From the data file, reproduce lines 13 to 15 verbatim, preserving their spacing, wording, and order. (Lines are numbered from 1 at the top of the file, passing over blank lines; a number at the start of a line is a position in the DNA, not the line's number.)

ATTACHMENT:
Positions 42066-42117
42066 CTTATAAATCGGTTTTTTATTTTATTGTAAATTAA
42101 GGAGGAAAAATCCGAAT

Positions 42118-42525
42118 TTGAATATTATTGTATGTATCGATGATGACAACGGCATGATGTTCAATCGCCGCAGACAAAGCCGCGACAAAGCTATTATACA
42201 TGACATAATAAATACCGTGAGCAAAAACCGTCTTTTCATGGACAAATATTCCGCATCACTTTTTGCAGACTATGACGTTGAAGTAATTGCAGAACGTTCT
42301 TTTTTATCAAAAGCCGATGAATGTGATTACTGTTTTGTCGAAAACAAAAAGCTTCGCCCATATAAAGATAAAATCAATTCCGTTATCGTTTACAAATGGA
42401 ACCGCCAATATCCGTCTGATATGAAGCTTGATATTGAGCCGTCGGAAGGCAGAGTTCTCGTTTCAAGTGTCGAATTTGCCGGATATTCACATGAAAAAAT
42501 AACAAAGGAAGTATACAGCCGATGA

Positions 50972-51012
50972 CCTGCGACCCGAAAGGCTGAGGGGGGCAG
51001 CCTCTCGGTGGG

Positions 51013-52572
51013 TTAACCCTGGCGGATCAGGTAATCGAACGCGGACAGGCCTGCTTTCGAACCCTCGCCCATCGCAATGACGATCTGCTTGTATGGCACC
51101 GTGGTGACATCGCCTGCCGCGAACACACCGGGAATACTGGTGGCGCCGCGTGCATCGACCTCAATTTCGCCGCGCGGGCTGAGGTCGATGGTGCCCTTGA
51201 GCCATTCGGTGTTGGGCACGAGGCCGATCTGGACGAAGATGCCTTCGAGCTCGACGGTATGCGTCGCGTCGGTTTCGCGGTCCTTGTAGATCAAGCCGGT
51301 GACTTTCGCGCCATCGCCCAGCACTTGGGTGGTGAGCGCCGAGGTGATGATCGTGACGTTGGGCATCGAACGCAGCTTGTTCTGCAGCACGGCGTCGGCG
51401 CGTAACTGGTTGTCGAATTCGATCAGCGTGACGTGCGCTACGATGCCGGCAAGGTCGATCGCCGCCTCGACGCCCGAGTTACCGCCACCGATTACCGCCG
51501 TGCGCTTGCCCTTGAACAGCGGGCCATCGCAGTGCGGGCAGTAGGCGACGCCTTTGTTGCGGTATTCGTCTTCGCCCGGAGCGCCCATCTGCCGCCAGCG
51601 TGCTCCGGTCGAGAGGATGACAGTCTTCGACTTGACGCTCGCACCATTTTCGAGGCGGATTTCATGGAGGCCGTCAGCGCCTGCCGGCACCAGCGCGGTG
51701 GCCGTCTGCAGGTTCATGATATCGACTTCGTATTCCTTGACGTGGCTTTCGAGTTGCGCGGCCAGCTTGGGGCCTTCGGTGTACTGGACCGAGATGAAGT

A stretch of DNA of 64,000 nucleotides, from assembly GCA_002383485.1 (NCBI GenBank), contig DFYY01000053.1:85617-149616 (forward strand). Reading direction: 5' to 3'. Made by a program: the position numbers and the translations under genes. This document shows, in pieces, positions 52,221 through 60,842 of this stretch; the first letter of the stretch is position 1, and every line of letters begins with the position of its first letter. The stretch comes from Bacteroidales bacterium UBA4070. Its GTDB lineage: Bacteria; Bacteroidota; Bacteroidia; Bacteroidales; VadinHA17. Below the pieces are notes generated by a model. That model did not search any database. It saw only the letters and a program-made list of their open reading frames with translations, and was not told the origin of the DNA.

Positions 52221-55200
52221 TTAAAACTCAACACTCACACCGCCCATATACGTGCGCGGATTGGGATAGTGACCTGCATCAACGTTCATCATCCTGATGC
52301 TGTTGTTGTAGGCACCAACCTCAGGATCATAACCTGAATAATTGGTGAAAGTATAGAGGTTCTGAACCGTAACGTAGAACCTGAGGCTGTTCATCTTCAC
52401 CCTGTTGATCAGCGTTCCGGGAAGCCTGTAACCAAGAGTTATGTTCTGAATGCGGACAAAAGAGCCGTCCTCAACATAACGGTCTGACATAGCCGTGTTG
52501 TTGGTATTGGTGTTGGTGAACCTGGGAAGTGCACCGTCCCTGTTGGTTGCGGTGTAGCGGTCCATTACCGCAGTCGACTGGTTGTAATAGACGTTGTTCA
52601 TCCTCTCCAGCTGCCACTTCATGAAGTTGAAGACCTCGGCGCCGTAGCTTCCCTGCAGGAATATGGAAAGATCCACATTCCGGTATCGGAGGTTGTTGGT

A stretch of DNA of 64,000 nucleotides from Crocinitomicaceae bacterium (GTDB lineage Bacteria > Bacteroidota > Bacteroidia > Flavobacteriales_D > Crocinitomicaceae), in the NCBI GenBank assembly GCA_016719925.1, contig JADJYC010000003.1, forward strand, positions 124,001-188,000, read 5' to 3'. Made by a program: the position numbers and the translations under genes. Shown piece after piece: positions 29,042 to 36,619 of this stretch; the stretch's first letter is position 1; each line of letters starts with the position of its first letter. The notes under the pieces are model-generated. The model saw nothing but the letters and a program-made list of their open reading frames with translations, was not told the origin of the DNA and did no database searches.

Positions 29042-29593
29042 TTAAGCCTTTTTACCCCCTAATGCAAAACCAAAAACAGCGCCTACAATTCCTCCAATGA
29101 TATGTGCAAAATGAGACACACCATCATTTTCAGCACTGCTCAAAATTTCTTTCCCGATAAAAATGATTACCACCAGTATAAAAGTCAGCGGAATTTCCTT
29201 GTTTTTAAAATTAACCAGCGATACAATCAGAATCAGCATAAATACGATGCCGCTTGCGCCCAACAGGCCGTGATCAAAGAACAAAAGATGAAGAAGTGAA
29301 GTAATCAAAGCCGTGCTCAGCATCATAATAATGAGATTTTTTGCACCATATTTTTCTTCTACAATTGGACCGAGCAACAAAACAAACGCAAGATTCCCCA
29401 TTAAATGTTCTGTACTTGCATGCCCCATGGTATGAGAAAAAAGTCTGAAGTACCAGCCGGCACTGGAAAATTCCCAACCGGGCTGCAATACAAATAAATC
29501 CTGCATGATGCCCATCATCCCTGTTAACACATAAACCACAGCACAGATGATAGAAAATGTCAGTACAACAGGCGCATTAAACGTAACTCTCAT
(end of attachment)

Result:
Positions 51013-52572
51013 TTAACCCTGGCGGATCAGGTAATCGAACGCGGACAGGCCTGCTTTCGAACCCTCGCCCATCGCAATGACGATCTGCTTGTATGGCACC
51101 GTGGTGACATCGCCTGCCGCGAACACACCGGGAATACTGGTGGCGCCGCGTGCATCGACCTCAATTTCGCCGCGCGGGCTGAGGTCGATGGTGCCCTTGA